Motorbikes for beginners
When it comes to motorcycles, it’s not quite as simple as picking from a list of learner motorbikes. That’s because your age as well as the type of licence you have affects what you can have – here’s what to consider.
What does my licence allow me to ride?
If you’re 16 or over and have a provisional licence, you can ride mopeds or scooters up to 50cc. If you’re 17 or older, you can ride a motorbike up to 125cc but in both instances, you’ll also need to complete compulsory basic training (CBT) before you ride on public roads.
CBT is a course rather than a test so it’s not something you can pass or fail, you simply need to complete the course successfully. If you do, you’ll be given a certificate of completion which allows you to ride with L plates (or D plates if you live in Wales).
What are my options after taking compulsory basic training?
Your CBT certificate of completion is valid for two years. You can use this time to take your motorcycle theory and practical tests to earn your AM, A1 or A2 licence (more about these later).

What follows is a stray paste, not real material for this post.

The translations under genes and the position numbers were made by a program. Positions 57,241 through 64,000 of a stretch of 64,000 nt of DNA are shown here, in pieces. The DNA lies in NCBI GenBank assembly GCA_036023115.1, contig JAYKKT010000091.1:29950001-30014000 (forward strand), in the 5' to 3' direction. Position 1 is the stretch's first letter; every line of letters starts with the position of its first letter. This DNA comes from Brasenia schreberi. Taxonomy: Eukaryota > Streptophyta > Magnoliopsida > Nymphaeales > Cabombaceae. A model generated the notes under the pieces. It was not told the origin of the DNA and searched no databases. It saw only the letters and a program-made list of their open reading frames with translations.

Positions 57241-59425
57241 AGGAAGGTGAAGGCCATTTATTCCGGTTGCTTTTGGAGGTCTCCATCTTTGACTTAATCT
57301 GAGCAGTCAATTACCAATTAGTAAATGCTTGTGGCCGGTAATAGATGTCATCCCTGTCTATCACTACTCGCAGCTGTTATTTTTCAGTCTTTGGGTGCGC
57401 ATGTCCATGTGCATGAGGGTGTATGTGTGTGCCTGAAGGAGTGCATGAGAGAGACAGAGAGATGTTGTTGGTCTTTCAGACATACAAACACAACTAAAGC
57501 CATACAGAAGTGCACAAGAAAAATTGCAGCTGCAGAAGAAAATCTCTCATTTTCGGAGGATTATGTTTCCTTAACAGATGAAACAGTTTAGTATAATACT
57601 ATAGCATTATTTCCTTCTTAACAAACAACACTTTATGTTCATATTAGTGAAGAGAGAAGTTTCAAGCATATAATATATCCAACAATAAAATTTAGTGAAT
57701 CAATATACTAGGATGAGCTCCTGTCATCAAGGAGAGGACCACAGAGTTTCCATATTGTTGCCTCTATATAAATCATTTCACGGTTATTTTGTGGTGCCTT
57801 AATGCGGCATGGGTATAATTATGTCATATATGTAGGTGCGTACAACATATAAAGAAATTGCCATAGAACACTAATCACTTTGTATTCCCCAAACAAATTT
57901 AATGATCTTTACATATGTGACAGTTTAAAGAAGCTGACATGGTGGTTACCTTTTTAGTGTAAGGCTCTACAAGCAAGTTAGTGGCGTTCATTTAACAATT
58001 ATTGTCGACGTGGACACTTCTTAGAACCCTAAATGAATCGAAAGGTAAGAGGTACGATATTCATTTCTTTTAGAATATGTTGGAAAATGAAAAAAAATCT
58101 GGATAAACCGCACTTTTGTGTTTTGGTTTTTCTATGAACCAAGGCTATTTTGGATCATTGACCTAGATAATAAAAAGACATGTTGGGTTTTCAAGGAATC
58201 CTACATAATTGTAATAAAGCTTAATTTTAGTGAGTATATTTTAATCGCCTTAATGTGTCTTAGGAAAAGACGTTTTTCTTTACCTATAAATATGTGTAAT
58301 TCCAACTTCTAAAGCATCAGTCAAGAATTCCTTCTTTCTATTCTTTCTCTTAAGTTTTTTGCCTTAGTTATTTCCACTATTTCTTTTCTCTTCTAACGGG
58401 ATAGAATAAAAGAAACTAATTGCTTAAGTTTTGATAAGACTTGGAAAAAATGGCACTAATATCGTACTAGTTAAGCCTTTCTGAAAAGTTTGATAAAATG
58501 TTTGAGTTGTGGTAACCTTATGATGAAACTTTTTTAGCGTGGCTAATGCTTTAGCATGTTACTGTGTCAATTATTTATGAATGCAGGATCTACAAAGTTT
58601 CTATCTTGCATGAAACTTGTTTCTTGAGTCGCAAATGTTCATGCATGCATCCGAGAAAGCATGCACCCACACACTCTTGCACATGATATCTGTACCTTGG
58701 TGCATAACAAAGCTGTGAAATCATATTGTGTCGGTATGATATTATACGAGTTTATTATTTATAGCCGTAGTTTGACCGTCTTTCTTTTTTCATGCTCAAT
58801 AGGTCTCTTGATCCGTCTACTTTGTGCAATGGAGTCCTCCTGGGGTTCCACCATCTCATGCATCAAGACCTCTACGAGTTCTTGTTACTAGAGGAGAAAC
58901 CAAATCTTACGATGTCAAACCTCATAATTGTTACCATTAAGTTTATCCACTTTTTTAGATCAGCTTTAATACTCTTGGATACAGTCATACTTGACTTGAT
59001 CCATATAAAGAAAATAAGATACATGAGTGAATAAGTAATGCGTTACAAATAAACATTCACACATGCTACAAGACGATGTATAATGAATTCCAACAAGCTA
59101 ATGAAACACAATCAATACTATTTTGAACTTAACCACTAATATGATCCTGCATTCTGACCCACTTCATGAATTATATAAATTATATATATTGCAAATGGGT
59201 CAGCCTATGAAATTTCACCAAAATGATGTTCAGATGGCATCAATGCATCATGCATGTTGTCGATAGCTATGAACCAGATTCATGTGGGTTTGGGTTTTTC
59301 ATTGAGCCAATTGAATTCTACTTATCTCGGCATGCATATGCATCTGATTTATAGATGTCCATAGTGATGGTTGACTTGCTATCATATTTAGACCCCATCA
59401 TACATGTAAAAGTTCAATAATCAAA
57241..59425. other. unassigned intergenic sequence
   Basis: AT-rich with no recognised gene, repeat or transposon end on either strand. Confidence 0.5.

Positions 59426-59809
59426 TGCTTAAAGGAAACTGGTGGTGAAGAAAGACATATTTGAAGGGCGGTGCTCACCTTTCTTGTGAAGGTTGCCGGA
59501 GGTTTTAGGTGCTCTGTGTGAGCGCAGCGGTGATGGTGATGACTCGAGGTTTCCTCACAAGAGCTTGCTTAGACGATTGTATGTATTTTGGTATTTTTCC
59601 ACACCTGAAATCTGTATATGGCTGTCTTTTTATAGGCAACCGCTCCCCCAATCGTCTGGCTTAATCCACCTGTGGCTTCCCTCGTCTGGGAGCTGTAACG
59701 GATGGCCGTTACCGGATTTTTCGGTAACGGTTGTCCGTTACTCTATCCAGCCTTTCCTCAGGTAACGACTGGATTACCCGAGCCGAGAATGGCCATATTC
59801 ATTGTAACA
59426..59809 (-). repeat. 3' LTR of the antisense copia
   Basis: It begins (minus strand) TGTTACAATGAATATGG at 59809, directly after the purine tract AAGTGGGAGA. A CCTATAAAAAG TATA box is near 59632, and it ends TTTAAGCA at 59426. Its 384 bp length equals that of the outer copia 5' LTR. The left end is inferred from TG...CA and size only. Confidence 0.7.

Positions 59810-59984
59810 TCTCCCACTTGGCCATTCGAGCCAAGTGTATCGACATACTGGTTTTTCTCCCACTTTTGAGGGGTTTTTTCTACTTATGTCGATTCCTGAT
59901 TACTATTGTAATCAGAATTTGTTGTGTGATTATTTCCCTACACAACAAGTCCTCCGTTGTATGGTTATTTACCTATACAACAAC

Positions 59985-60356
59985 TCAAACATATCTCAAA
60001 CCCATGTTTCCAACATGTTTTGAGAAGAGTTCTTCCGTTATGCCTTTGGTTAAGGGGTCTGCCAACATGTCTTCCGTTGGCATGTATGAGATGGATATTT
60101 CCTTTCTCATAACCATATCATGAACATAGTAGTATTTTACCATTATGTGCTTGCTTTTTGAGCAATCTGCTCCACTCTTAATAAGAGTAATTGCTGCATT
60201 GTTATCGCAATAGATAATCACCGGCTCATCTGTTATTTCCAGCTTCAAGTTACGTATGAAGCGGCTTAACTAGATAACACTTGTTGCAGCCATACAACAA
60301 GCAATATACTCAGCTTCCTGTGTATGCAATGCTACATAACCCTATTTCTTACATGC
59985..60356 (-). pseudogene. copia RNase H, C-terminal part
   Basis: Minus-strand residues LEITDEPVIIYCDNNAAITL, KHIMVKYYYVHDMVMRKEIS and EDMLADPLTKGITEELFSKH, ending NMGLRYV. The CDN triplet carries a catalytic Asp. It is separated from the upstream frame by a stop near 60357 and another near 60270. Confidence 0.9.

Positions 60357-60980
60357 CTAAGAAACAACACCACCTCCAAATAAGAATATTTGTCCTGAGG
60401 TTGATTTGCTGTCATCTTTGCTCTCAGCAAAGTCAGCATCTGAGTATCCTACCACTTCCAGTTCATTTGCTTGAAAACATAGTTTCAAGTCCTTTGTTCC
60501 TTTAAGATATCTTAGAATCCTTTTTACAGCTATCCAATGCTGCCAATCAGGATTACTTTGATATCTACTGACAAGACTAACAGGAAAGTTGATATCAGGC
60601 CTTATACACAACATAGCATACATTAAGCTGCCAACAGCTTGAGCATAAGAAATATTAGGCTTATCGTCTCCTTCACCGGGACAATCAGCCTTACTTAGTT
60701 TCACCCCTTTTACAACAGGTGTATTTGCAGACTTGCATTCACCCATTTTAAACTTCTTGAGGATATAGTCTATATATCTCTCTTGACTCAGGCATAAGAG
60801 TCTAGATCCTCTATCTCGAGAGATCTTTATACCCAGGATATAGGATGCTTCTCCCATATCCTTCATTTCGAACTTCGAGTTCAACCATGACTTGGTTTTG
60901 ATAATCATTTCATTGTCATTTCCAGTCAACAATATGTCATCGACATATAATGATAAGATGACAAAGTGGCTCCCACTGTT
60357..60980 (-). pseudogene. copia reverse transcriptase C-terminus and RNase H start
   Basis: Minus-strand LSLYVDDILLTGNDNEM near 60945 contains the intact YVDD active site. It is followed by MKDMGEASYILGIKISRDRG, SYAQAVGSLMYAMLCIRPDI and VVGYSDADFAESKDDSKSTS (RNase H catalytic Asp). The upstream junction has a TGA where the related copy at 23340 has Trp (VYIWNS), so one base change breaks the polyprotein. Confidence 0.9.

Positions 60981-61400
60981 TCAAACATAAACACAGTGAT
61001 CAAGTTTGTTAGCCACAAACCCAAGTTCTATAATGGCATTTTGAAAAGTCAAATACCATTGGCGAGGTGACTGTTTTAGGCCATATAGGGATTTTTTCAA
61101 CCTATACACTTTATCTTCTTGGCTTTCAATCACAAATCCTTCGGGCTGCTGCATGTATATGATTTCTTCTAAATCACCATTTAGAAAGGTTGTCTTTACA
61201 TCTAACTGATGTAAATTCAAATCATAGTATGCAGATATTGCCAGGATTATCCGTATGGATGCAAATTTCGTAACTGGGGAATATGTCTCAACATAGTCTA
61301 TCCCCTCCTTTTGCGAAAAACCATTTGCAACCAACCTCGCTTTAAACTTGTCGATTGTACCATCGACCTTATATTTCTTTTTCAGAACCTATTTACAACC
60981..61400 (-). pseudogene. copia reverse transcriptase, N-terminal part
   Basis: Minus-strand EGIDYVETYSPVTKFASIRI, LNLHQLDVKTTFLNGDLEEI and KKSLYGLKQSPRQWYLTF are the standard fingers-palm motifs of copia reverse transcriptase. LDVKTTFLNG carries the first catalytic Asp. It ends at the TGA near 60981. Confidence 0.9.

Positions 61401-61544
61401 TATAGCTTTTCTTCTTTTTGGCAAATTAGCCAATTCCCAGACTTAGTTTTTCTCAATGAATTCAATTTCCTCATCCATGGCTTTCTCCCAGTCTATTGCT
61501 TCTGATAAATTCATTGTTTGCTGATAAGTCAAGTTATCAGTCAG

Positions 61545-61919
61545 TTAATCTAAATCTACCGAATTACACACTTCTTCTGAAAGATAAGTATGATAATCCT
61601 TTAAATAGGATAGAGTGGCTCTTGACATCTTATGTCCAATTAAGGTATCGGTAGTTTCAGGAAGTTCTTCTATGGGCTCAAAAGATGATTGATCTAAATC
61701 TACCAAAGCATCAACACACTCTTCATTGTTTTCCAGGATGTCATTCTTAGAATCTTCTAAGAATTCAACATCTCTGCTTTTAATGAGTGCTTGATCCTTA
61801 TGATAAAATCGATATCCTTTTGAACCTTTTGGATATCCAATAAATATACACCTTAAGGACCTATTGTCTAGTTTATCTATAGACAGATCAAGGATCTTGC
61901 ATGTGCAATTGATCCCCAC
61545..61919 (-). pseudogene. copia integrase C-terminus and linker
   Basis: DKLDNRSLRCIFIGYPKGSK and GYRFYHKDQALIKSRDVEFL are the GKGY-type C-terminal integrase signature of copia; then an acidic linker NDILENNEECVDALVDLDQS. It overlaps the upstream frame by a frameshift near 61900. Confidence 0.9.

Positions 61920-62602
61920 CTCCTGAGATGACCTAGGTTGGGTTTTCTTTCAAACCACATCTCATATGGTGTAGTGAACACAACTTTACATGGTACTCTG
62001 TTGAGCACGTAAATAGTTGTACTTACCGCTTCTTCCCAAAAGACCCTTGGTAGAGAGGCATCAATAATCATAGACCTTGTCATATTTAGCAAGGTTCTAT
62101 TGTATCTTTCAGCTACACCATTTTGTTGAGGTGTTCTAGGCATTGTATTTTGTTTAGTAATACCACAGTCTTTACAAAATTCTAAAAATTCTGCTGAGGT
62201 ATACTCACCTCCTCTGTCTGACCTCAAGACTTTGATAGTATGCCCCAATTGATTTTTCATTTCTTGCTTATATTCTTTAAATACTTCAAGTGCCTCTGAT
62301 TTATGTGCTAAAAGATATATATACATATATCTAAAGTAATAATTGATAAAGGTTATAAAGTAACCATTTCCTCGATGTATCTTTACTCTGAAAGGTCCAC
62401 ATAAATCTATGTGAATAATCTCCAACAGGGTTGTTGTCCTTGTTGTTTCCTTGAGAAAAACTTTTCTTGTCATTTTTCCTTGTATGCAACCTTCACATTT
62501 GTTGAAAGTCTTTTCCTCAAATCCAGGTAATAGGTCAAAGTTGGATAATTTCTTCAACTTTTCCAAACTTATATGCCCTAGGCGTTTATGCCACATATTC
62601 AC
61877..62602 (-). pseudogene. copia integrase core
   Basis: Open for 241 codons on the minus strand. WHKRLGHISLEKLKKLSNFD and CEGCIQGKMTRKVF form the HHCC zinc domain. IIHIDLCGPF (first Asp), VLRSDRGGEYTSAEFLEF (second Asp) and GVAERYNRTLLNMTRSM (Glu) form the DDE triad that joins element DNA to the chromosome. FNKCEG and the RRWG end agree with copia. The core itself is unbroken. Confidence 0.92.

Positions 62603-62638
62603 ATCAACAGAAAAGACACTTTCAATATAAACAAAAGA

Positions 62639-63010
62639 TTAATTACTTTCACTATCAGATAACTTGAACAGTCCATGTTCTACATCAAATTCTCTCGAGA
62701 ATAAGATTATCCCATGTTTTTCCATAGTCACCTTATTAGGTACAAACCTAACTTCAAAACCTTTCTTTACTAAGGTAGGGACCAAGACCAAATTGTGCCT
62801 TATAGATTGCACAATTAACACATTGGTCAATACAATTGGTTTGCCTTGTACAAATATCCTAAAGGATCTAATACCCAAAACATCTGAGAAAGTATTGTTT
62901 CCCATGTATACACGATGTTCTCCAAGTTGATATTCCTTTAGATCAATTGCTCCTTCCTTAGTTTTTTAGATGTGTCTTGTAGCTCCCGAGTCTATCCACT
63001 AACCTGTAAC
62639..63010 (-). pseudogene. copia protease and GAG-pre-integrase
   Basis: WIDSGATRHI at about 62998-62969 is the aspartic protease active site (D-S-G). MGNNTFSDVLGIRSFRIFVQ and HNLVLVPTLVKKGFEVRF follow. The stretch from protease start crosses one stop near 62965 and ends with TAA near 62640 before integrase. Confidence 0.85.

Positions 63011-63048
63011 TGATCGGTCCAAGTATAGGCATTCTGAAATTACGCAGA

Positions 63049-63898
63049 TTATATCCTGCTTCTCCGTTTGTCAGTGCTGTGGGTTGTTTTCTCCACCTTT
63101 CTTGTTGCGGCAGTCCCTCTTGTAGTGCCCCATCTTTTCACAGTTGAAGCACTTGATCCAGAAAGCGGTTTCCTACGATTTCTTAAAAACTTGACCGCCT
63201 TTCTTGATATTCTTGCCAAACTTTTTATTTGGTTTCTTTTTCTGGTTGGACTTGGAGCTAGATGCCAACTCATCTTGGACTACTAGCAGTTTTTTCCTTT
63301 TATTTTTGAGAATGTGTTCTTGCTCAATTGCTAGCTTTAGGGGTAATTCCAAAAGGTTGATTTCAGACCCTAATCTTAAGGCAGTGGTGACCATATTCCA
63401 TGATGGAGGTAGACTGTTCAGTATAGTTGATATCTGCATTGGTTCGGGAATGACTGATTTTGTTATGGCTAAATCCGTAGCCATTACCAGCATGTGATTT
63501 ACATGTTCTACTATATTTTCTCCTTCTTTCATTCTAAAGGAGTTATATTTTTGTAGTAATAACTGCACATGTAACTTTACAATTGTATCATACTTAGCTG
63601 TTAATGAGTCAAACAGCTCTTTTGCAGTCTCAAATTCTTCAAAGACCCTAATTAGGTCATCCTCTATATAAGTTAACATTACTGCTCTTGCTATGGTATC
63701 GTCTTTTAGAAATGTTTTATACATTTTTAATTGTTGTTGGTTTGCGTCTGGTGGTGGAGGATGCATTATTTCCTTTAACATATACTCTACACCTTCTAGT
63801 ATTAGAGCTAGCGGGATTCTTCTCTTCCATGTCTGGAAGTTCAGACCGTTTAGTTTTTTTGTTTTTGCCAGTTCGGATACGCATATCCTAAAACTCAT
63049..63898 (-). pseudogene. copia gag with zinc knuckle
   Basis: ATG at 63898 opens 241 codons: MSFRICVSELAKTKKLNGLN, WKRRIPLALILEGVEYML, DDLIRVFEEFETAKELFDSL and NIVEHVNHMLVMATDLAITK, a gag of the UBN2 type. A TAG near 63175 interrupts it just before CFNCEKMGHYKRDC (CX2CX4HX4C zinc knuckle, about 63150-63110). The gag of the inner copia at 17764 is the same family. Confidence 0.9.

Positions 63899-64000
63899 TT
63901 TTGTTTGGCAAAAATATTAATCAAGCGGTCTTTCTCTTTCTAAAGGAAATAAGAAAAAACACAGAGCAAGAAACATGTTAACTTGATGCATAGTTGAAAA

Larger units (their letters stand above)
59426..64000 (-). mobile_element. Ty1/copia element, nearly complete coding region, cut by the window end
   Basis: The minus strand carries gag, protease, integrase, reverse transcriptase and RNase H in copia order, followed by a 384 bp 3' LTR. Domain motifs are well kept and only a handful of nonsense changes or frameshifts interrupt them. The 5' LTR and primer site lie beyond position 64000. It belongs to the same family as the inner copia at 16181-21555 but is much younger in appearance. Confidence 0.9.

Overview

The theory test is made up of two parts which are taken at the same time, a multiple choice section and a hazard perception test. You’ll need to pass both elements to pass overall. The test currently costs £23*.
The practical test is also made up of two parts, known as module one (an off-road test) and module two (an on-road test). You’ll need to pass module one before taking module two, but you’re allowed to book them at the same time or separately if you prefer. The two modules are priced differently so that’s something to be aware of when you book them. Currently, module one has a flat fee of £15.50* but module two costs either £75* during the week or £88.50* for evenings, weekends and bank holidays.